Summary: This is #2 of 4 on the book of Jonah. Pain gets our attention. I orginially wrote this in 1999. I cannot remember where I got some of my material to give proper credit.
In the movie Pinocchio a kindly woodcutter named Geppetto is swallowed by a whale named Monstro. Inside the dark, damp belly of the whale, Geppetto sits for what seems like an eternity. Then one day the whale violently coughs, and the woodcutter is expelled from his watery grave.
Sound familiar? Every Sunday-school child would recognize this retelling of the story of Jonah. But unlike the Disney movie, Jonah’s incredible adventure is not fantasy but fact.
We talked about what the liberal critics say. In chapter 2 we could debate whether a person could live in the belly of the fish for three days.
There is a documented case from 1891 of a person (James Bartley) that had a similar but shorter ordeal in a whale and survived.
We need to remember that the whole ordeal of Jonah in the fish is a miracle and if we believe that God can create the heavens and earth from nothing, He can make sure a person can do what Jonah is recorded as doing.
Last week I asked, “Why did God give us a book about the life of a prophet?”
The answer is that there are lessons that we can learn from the life of Jonah.
Last week we left Jonah being tossed overboard.
Today we will study Jonah 2, THE FISH THAT WENT MANNING!
Jonah was given a job to do by God and he decided he was going to try to run from God.
Oh how many times to we do the same or how many people do you know who are running from God?
I know a lot of people. What will it take to get them back on the right track?
Sometimes it will take something drastic to happen in their life, they may need to be swallowed by a great fish.
1:17 And the Lord appointed a great fish to swallow Jonah, and Jonah was in the stomach of the fish three days and three nights.
1. It is good to notice that Jonah was in the stomach of the fish for three days before he decided that it was about time to turn back to his Lord.
a. It took three days of climbing stomach walls. It took seaweed constantly tripping him up and wrapping around his head. v. 5—“The engulfing waters threatened me, the deep surrounded me; seaweed was wrapped around my head.” It took a sense of complete failure and helplessness, before he finally said yes. 4b—"I will look again toward your holy temple.”
b. When we are on the run from God, it usually takes something drastic to get our attention.
c. For Jonah, even when it looks to the rest of us that his situation was bad; at first it still was not bad enough to bring him to his knees.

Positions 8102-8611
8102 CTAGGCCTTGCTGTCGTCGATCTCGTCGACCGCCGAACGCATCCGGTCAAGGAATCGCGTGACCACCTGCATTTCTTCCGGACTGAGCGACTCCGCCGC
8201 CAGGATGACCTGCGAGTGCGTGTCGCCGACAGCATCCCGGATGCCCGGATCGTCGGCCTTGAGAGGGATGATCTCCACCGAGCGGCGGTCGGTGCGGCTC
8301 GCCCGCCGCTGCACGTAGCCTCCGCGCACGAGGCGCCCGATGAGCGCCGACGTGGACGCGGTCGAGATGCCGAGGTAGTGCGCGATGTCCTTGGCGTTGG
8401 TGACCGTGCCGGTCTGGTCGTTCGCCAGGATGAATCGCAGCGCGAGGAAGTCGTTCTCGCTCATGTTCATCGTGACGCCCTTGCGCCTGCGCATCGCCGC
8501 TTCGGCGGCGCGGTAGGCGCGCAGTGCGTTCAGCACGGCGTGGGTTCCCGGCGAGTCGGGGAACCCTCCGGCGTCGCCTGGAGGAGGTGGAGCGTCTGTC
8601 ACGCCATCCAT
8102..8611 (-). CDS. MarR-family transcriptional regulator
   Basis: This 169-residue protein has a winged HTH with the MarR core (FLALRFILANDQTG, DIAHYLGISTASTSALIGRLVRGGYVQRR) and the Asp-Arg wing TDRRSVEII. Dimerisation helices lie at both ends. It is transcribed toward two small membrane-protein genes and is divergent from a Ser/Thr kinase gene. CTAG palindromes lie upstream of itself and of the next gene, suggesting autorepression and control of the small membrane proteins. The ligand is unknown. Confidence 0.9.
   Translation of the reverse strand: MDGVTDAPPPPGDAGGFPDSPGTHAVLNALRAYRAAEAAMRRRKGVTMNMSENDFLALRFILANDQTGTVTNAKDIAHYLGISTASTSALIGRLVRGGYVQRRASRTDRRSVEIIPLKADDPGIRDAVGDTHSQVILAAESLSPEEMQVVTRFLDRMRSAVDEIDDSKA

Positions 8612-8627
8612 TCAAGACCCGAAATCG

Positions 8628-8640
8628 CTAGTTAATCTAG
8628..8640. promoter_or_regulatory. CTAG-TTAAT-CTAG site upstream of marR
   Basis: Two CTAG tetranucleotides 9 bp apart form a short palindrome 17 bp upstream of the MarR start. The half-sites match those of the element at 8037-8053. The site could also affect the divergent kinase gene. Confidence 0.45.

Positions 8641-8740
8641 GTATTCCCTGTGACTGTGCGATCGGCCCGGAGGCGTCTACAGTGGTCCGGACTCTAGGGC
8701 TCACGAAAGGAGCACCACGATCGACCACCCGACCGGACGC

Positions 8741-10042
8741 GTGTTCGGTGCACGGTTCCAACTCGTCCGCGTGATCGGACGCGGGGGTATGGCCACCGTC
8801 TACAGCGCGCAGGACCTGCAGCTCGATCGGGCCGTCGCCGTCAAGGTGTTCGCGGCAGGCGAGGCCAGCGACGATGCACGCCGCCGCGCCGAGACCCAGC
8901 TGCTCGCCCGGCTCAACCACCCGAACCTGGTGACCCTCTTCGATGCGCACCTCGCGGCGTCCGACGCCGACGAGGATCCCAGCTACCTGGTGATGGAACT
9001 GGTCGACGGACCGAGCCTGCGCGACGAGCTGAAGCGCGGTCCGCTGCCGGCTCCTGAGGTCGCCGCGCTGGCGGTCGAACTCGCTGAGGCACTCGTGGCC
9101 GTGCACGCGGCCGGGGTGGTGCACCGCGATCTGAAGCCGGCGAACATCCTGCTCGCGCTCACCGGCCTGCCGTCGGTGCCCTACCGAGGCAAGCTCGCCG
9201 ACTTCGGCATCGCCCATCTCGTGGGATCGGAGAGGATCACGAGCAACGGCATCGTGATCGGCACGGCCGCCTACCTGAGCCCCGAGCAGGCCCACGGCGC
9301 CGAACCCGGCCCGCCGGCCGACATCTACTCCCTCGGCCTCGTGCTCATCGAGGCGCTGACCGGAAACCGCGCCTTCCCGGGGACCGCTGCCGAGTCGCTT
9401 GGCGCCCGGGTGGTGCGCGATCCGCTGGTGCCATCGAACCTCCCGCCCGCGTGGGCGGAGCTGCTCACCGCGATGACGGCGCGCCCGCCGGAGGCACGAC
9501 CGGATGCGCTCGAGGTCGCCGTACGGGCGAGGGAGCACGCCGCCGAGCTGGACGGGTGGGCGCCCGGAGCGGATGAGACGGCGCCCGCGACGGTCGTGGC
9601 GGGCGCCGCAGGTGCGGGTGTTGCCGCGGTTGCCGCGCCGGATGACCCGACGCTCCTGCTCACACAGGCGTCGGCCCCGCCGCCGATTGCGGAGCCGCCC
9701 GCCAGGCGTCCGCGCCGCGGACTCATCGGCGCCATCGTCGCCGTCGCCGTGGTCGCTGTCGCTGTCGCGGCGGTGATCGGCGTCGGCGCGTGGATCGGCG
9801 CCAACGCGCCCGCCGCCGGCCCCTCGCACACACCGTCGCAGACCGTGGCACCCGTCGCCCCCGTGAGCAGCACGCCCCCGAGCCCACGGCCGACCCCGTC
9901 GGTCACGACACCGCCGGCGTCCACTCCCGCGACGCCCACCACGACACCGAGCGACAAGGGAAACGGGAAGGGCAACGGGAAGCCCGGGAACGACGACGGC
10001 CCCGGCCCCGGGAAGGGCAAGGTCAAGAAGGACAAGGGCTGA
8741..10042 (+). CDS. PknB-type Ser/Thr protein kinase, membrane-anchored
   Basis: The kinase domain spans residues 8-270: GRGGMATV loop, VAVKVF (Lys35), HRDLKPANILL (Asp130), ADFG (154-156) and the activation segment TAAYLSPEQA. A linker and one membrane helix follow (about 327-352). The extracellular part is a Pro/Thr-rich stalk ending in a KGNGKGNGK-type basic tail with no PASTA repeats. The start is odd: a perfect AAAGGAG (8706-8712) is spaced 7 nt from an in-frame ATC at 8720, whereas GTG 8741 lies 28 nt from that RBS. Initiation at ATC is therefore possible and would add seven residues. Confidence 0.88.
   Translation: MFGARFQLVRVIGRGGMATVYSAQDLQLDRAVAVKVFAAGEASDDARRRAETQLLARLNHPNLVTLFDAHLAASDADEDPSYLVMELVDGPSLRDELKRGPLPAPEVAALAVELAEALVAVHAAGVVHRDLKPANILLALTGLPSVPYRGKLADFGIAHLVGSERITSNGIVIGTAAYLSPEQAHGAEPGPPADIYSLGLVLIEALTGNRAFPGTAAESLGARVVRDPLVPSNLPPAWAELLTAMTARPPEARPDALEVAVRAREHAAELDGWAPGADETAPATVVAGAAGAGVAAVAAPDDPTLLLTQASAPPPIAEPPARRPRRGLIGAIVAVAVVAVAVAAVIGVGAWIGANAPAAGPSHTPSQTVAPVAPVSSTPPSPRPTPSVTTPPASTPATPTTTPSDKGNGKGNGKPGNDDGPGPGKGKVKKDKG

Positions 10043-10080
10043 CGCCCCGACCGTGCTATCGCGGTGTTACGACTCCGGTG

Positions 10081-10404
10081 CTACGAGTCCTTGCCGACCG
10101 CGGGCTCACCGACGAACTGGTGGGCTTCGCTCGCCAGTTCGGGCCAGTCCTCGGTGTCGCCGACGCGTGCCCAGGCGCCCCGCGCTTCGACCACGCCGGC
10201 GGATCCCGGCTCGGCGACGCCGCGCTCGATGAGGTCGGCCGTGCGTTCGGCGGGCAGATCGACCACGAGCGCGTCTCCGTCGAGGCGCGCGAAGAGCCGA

d. C. S. Lewis said, “God whispers to us in our pleasures, speaks into our conscience, but shouts in our pain.” There are times God wants to show us dreams, but cannot, because our eyes are filled with our own dreams. There are times God wants to place something in our hands, but they are full (e.g., Jesus had to open His hands to receive the nails).
e. Pain comes and shouts to us: “Hey, remember your God,” or, “Hey, that’s the wrong way.”
2. Our situations can look bad to other people, but until we realize how bad things are, we will not turn to God. After three days it was time for Jonah to turn to God.
2:1 Then Jonah prayed to the Lord his God from the stomach of the fish, 2:2 and he said, "I called out of my distress to the Lord, And He answered me. I cried for help from the depth of Sheol; You heard my voice.
1. Trials dispel the notion that all is well.
a. Out his distress Jonah cries out to the Lord for help.
b. Sometimes we live in a dream world, unaware of where our life is going, or what we are doing to others. We may even think it doesn’t matter what we do, because there doesn’t seem to be any consequences to our sins. Pain and trials dispels that notion and gets our attention.
c. Warren Wiersbe says concerning Jonah’s prayer. “His prayer was born out of affliction, not affection. He cried out to God because he was in danger, not because he delighted in the Lord. But better that he should pray compelled by any motive than not to pray at all. It’s doubtful whether any believer always prays with pure and holy motives, for our desires and God’s directions sometimes conflict.
d. However, in spite of the fact that he prayed, Jonah still wasn’t happy with the will of God. In chapter 1, he was afraid of the will of God and rebelled against it, but now he wants God’s will simply because it’s the only way out of his dangerous plight. Like too many people today, Jonah saw the will of God as something to turn to in an emergency, not something to live by every day of one’s life.”(Wiersbe -Be Amazed, Jonah Commentary)